To some degree they have been. Aside from occasionally practicing with Luke and Skylar and playing four or five holes with them at nearby Maroon Creek Club, Justin played all of four rounds last summer.
“And I donated those for charity and stuff like that,” he says. Groomed hints of the bushy “mountain man” beard he regularly sported after relocating to Aspen shadow his youthful face. In his blue, eye-matching KJUS pullover, the five-foot-nine Texan appears far slimmer than his listed weight of 170 pounds. “I’d rather be on a bike or hiking up a mountain than on a golf course,” he says. “I’ve never been a social golfer. For me it’s always been more work-related.”
In 2016, a whiskery Leonard played in 13 PGA Tour events, and last year, he only competed in the Texas Valero Open, finishing T58 in an event he’d won three times before. Trophies, plaques, photos and medals from those and other PGA Tour championships— along with his Havemeyer Trophy, Claret Jug and the two Ryder Cups he earned as part of the 1999 and 2008 U.S. teams— fill two shelves in his modest home office.
Leonard may have shelved his competitive playing career, but he recalls his experiences in articulate detail with wit, insight and candor. That combination—along with his bona fides as a major champion and Ryder Cup icon—has made him a fast-rising star analyst on NBC Sports and Golf Channel.
The broadcasting bug didn’t bite Leonard as much as nip him in 2014 when, as part of its Ryder Cup coverage, Golf Channel asked him to tour Brookline 15 years after his 45-foot “putt heard ‘round the world” capped the American squad’s improbable comeback to win the event. The following year, he talked to former Tour player Joe Ogilvie, who’d done some digital announcing for Fox Sports, and shortly thereafter ran into NBC/Golf Channel broadcaster Steve Sands, who was emceeing at Scott and Kim Verplank’s annual charity event in Oklahoma.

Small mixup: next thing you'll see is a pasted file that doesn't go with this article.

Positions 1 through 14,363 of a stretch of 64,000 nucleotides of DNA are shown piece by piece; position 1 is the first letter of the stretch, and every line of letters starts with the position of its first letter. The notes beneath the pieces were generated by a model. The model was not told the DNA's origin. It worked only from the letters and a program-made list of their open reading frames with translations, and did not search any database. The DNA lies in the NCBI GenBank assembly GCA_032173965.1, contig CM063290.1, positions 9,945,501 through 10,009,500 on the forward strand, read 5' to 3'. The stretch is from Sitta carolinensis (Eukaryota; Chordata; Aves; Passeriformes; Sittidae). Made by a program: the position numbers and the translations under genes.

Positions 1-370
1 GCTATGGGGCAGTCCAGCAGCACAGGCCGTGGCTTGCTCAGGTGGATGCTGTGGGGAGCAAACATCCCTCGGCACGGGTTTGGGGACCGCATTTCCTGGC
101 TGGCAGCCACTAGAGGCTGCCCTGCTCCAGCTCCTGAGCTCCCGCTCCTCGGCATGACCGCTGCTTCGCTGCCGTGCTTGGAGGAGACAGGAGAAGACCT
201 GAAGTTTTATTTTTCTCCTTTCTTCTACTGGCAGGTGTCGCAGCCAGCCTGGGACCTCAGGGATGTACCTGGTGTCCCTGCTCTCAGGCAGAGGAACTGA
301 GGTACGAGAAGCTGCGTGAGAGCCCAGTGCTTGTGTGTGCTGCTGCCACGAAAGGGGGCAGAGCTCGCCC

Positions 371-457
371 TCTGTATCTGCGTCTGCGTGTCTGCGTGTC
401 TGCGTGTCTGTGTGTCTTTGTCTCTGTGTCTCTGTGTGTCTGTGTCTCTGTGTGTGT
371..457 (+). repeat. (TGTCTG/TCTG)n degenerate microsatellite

“Steve’s a Vail guy,” Leonard jokes. “After the program, I pulled him into a dark corner with a couple of beers and picked his brain.”
Sands recalls the chat. “Justin had such an interest in being around the game and letting the audience know what’s happening with the best players in the world,” he says.
“He’s a natural. He was always a go-to guy for interviews as a player because he had such insight and took his craft so seriously. You could tell a long time ago that if he chose to go into broadcasting, the sky would be the limit.”
That August, Leonard took to the sky for a meeting with NBC Golf producer Tommy Roy. “He’s in Jacksonville; I’m in Aspen, so we flew to DFW, never left the airport and talked for three hours,” Leonard remembers.
The next month he found himself in Chicago in the production truck at the BMW Championship, where he also shadowed Gary Koch and Peter Jacobsen on the course.
“He’s like a sponge,” says Sands.